Aaaand I won't go into what happens if you're buying because I've already written a small novel.
Re: Stuff to know?
- Insurance - This one I'm not very experienced with, but there's different types of insurance depending on what you're trying to insure. For example a basic description of "health insurance" is where you pay some money regularly, so that if you need to have certain medical treatments then they won't cost you the full amount - if the health insurance plan says you're "covered" up to $200 for routine dental stuff in one year but it cost you $250, then they pay $200 and you pay $50. So it's really dependent upon the terms of the plan. Another example is "contents insurance" where you pay some money regularly in case the things inside your home get stolen/damaged by some mechanism that's covered under the terms of the insurance plan... And you pay to get covered up to a certain amount that you think you'll need to replace your stuff. Tbh I've never looked into life insurance so I dunno about that one
- Finance - do you mean in general, or in terms of making a big purchase (house/car/boat/?)? If it's in terms of making a big purchase, I think it's basically "the means with which to complete the purchase, either by having cash or having arranged a loan."
- Exchange rate - Different currencies around the world all vary with respect to each other. Sometimes $1 in Australian currency will be equivalent to $0.70 in America, sometimes it'll be more like $0.60 or whatever - it's changing all the time. Same with other currencies internationally. The exchange rate is that comparison between the currencies - if you wanted to exchange your Aussie $1.00 for an equivalent amount of USA currency, the exchange rate right now tells me you'd get $0.75 US. The trick is, that different banks/exchangers can use slightly different exchange rates when they do it - so you want to pick the one that gives you the best rate if you can. This matters if you're going overseas, transferring money to someone overseas, trying to buy something online that's in another currency etc.
- Penalty rates - I don't know much about this one cause it's been too long since I paid any attention to it. And I'm assuming this is in the context of what you get paid at work... So if it's not to do with that then this will be completely irrelevant... But... When you start working, you might be paid $x/hr for standard hours. But if your contract/agreement includes penalty rates it'd mean getting a higher pay for overtime or working on the weekend (depending on what the government requires and what's in the employment contract).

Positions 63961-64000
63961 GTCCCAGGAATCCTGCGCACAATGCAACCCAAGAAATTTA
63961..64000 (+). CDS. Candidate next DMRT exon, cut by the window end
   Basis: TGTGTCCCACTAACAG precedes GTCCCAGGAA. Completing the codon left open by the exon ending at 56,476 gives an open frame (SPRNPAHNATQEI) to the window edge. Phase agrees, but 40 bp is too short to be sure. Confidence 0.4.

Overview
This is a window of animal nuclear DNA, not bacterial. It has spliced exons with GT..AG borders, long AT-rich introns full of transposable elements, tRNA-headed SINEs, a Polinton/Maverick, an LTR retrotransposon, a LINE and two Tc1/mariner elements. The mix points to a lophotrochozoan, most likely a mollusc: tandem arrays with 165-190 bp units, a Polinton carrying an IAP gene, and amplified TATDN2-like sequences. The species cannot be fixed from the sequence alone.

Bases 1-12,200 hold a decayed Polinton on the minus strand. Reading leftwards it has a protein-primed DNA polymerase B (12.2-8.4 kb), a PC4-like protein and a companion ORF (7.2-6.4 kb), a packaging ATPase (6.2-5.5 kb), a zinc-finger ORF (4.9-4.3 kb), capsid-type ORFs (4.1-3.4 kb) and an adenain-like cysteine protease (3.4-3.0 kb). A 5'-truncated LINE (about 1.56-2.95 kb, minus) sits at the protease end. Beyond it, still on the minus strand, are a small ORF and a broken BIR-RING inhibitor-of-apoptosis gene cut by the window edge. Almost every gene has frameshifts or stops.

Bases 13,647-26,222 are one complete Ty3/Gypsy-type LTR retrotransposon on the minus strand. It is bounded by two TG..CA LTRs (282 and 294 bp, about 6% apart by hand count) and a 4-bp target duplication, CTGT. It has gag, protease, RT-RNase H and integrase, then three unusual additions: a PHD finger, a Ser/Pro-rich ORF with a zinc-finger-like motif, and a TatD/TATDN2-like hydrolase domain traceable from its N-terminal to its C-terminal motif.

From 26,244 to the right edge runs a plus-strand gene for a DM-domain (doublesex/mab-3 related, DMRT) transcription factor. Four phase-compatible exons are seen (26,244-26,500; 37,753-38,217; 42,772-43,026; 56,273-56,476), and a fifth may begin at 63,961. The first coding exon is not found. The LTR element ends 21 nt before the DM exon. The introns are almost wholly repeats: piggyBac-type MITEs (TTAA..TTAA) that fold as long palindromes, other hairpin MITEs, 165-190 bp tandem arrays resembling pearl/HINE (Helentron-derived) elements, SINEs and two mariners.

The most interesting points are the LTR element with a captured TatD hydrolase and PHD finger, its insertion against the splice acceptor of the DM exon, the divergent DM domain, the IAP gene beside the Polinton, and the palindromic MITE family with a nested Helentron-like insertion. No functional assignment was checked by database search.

Alright. So I hope some of that was useful. If anyone else has more stuff or better explanations or wants to correct something then definitely jump in
Re: Stuff to know?
Isn't it weird that you learn all these stuff in school that you'll probably never use again, but hardly anything about important life skills like how to rent a house or do a tax return.
Insurance is like a safety net in case something bad happens. You can get it for all sorts of things, and there are different levels so it can get pretty confusing. Basically, if you take out an insurance policy it means you have agreed to pay an insurance company a small amount of money each month (a "premium") but if something bad does happen, the insurance company will give you enough money back to fix it.
Some of the common ones are:
- Home and Contents Insurance to cover anythig bad happening to your house, like a flood or someone stealing all your stuff.
- Car Insurance, in case you crash and need to fix your car or pay someone else to fix theirs.
- Health Insurance will cover any operations or medical appointments at private hospitals.
- Life Insurance is usually for people with families, so if they die unexpectedly ther family will get some money to help them out.
You don't get the money back if nothing bad happens and you never need to "claim" a payment. Think of it like a communal pool of money. So 50 people pay $20 each month to an insurance company in cas their house burns down. But in ten years, only one of those people has their house burn down. All the money people have paid each month goes to that person so they can build a new house. Not everyone has insurance, some people like to take the risk that they will have lots of good luck and not experience anything bad. Or they might earn enough money that if their house did burn down, they have enough savings to fix it themselves. Does that make sense?